US government agencies hit by ‘MarsJoke’ ransomware attack

27 Sep 2016

Ransomware attacks are proving to be easy pickings for cyberattackers. Image: Bacho/Shutterstock

US local government agencies and education institutions are being hit by a ransomware attack that gives them just 96 hours to pay up or be denied access to their computers.

Unearthed by Proofpoint, the MarsJoke ransomware is a large-scale attack that distributes machine-locking malware, by using emails claiming to be from airlines as a way in.

Ransomware is a serious issue and is on the rise.

Unsuspecting workers can easily succumb to a phishing attack, and unless companies send a payment, hackers won’t let them access their computing systems.

The crime spree is being made all the worse because the companies are paying up.

Hackers are estimated to be on track to make $1bn from ransomware this year, according to a report by the Herjavec Group.

Pay up or be locked out

MarsJoke attack screen

MarsJoke attack screen: what infected users are greeted with

The ease with which hackers can attack companies and siphon off ransoms is making it an increasingly attractive crime.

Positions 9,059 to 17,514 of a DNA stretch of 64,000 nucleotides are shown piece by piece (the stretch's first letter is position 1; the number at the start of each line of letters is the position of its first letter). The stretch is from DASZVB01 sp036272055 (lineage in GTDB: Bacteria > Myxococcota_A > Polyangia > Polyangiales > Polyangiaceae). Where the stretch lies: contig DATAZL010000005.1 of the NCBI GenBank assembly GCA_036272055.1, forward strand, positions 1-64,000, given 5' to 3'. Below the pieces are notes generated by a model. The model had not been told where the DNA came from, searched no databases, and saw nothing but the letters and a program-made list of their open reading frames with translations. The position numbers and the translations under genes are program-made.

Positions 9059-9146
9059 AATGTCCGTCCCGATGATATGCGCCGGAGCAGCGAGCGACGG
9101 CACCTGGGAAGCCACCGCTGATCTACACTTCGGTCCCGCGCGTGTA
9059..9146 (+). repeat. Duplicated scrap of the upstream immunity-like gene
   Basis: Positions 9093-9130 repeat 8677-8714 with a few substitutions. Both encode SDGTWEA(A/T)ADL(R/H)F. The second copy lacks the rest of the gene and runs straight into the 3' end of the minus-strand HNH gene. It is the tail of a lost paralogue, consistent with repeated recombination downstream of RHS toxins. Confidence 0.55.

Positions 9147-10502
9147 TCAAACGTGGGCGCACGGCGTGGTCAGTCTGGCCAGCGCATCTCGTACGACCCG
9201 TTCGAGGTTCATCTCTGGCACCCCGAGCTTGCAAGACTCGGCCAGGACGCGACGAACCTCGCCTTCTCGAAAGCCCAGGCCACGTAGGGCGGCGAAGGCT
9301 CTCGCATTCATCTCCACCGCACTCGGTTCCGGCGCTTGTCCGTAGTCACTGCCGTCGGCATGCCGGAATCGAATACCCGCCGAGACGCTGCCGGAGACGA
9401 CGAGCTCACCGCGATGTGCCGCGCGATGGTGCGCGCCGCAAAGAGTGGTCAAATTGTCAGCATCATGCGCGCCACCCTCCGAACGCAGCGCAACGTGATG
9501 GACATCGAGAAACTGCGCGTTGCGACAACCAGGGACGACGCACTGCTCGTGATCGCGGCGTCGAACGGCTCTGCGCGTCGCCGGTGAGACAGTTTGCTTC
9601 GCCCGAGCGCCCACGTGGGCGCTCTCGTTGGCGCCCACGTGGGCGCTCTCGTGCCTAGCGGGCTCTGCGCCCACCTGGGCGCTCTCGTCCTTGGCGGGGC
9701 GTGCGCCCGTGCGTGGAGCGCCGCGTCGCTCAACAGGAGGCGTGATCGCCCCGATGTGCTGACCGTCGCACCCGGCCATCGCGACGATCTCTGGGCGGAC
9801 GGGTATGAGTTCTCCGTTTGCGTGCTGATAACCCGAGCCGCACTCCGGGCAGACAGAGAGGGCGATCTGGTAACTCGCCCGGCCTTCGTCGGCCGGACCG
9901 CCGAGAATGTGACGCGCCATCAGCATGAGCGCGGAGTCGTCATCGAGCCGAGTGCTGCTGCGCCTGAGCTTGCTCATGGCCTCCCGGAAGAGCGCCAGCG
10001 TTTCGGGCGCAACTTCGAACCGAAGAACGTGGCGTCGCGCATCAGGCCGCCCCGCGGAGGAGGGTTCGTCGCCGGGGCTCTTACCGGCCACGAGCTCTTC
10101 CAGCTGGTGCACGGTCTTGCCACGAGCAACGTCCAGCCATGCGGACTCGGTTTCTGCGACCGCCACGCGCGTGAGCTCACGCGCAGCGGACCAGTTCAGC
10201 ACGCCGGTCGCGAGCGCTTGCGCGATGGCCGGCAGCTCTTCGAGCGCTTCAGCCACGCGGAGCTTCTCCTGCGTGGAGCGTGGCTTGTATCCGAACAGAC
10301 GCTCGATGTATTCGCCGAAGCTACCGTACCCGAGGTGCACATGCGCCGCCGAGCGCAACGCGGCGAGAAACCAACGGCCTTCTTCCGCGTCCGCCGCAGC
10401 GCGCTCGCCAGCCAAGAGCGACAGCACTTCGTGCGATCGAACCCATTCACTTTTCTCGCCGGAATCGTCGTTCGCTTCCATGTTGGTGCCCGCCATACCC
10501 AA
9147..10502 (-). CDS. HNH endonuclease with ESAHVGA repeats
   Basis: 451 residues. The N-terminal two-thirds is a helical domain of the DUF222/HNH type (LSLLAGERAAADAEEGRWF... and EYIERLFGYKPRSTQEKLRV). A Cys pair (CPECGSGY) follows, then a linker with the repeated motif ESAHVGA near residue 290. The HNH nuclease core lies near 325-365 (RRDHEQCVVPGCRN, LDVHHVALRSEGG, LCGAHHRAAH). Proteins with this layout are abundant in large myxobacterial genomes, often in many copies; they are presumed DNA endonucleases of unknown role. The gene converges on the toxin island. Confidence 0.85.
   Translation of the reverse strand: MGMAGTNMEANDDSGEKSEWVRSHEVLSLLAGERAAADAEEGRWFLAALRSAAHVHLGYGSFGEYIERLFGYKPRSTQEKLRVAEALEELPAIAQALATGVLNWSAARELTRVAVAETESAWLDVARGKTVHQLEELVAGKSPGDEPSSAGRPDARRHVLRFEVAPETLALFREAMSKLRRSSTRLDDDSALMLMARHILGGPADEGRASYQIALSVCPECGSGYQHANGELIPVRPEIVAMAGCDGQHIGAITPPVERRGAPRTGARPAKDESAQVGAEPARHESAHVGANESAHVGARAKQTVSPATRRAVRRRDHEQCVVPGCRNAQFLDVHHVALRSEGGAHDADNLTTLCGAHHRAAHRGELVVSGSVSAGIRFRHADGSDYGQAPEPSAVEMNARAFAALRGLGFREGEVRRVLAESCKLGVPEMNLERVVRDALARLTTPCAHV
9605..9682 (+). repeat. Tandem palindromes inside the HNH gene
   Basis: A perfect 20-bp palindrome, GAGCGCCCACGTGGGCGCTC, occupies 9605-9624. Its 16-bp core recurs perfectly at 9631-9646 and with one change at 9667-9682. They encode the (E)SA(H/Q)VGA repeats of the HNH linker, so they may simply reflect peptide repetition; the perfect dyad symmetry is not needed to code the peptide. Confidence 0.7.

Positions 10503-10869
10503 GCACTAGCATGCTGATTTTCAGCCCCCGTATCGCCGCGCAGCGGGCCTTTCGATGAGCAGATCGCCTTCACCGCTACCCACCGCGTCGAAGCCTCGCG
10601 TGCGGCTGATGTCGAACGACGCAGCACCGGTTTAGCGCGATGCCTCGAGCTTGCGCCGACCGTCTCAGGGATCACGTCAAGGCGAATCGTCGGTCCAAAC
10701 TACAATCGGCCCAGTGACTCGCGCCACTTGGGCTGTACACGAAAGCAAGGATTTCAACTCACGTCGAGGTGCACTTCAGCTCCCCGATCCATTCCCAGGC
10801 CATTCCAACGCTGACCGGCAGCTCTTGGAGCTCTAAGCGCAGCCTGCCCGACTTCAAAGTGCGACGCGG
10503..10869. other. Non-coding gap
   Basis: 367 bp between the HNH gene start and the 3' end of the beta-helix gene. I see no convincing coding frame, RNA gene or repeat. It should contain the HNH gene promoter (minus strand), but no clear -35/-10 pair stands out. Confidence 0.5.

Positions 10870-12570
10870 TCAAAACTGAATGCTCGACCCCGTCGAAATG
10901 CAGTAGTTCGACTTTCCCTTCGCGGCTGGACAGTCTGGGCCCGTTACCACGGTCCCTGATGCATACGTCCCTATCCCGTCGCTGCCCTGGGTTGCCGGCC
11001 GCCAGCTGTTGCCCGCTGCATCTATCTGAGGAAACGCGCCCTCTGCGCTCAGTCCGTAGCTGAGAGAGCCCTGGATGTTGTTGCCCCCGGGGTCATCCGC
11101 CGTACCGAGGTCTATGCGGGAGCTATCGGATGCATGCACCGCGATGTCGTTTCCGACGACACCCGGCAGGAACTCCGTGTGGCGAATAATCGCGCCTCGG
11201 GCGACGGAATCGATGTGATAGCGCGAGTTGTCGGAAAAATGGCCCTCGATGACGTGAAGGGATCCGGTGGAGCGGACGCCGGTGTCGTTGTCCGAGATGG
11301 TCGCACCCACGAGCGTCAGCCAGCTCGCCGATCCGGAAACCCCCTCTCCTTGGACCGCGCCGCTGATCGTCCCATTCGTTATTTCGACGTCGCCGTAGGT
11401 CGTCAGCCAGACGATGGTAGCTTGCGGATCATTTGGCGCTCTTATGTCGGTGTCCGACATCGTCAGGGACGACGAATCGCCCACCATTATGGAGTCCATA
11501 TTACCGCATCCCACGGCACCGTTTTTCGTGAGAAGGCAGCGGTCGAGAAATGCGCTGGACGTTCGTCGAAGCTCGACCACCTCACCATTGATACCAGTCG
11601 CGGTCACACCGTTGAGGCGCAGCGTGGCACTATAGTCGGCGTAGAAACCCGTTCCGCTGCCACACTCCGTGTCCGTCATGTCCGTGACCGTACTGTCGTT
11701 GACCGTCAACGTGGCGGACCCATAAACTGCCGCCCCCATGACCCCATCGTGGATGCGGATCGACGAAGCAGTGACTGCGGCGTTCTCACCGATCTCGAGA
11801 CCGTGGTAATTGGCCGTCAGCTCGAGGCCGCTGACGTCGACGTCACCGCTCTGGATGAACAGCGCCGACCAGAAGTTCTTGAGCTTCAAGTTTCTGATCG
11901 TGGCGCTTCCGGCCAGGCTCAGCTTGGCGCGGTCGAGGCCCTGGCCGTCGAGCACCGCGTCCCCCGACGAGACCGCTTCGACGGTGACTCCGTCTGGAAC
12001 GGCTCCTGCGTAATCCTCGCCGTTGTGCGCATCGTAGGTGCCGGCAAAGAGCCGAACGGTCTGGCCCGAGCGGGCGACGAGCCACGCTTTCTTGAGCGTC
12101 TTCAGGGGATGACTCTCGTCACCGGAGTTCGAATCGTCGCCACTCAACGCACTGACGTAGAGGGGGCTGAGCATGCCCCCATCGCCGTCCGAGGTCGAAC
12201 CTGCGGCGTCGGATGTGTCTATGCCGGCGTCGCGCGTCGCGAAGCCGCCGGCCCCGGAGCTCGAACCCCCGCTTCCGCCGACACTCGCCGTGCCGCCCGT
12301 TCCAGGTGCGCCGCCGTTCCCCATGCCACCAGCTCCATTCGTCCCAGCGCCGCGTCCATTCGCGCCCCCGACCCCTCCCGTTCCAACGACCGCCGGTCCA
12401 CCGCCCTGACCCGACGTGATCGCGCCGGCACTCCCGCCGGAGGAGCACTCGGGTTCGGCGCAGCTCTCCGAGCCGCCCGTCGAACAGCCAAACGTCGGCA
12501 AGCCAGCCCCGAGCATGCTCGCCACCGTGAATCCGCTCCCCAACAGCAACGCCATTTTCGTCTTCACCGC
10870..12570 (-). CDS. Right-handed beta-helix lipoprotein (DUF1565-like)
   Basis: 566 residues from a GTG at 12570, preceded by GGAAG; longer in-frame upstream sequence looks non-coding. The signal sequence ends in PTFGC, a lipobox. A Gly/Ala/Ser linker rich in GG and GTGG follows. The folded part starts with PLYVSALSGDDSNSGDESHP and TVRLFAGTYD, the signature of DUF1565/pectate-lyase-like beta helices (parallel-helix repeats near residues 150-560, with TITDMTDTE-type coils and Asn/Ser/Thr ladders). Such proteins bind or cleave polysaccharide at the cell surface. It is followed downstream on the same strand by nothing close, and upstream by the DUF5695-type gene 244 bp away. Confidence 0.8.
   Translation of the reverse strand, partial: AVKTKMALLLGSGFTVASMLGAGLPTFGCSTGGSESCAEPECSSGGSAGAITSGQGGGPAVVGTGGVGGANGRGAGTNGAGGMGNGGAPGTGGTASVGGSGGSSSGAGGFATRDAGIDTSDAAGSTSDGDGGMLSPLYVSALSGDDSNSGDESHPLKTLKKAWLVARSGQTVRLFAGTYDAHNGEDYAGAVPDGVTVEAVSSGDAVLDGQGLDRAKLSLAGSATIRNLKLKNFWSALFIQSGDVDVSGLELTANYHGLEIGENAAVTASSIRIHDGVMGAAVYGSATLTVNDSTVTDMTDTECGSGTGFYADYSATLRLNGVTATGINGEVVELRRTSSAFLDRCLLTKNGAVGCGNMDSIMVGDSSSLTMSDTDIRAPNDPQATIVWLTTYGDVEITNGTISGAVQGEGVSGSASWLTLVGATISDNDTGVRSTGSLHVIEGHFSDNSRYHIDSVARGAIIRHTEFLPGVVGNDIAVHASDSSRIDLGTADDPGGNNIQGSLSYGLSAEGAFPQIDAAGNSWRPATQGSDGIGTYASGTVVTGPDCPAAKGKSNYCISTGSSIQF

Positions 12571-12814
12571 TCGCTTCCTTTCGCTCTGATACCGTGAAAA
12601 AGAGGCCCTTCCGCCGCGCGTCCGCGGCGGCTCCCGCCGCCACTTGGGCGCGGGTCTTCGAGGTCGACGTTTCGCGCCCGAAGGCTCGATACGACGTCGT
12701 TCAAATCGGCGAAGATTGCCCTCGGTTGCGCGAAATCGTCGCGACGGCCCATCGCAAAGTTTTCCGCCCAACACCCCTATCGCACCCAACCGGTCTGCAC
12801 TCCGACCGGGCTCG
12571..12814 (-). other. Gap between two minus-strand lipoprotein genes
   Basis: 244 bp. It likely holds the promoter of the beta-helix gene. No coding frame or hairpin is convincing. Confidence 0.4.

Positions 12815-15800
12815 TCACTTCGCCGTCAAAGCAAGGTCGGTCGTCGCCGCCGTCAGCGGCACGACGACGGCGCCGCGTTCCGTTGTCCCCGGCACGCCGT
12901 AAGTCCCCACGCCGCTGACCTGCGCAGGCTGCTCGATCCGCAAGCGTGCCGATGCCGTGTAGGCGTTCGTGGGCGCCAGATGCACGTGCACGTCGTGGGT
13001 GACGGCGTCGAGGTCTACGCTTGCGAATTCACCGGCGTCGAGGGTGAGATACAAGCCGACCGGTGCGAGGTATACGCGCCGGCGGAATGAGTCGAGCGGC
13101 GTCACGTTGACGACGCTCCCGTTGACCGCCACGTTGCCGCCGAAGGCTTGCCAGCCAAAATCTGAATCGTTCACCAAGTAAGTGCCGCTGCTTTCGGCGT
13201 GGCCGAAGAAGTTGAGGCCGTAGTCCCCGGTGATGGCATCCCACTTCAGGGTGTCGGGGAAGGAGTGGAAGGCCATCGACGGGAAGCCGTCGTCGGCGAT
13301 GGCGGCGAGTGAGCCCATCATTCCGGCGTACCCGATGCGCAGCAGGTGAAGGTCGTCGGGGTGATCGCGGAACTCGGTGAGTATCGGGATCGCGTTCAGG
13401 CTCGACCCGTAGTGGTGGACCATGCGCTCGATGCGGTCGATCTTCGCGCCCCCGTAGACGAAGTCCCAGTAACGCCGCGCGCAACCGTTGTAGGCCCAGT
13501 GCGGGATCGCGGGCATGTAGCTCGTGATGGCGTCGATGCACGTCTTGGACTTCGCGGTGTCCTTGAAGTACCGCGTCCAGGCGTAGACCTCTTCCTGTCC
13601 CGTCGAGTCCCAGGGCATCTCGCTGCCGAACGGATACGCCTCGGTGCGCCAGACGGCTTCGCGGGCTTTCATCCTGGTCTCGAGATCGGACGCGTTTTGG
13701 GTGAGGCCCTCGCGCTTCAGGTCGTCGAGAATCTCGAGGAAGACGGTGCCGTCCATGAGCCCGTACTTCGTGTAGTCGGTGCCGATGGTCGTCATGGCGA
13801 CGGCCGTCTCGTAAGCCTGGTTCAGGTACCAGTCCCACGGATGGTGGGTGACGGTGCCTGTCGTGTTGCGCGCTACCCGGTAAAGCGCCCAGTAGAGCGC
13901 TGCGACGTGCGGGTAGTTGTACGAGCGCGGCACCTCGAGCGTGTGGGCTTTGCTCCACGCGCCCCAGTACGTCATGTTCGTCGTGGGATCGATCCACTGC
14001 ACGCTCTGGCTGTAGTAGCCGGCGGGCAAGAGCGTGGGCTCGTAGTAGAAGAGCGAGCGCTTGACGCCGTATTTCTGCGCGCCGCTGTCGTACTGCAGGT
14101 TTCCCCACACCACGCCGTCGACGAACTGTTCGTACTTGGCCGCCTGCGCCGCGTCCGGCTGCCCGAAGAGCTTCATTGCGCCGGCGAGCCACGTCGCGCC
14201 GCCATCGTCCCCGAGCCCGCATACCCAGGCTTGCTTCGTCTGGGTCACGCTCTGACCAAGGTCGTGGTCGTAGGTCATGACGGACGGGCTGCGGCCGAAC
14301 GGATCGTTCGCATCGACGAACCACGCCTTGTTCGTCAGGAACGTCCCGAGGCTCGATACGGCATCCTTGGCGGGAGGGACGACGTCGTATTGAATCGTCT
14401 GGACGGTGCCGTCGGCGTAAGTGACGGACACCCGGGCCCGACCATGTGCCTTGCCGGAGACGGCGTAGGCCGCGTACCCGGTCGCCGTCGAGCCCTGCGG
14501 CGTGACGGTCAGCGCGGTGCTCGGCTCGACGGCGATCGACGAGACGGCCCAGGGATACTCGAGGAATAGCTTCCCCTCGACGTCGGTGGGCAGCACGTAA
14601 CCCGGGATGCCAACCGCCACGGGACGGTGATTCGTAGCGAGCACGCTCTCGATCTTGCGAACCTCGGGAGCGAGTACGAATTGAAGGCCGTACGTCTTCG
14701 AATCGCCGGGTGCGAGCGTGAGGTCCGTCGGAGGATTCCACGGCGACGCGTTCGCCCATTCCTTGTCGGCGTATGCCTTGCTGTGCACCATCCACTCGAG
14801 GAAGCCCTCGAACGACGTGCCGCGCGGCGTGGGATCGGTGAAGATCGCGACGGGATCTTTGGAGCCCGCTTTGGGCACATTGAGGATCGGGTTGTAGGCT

In the latest MarsJoke attack, victims will receive an innocent looking email about tracking a parcel. By clicking on a link, they are taken to a URL hosting a file named “file_6.exe” which infects the machine with MarsJoke.

This will then encrypt files and create new files with instructions on how companies can pay a ransom of 0.7 Bitcoin ($320) to regain access to their computers.

If users don’t pay within 96 hours, all files on the infected computer will be permanently encrypted.

Ransomware has become a billion dollar a year industry for cybercriminals, according to the FBI.

“In the case of the MarsJoke campaign described here, K12 educational institutions, and state and local governments, are often seen as easy targets because they lack the infrastructure and funding to ensure robust backups and strong defensive resources are in place to prevent and mitigate infections.

“MarsJoke does not appear to be ‘just another ransomware’, though. The message volume and targeting associated with this campaign bear further monitoring, as attackers look to monetise new variants and old strains saturate potential victims.”

Ransomware. Image:Bacho/Shutterstock

John Kennedy is a journalist who served as editor of Silicon Republic for 17 years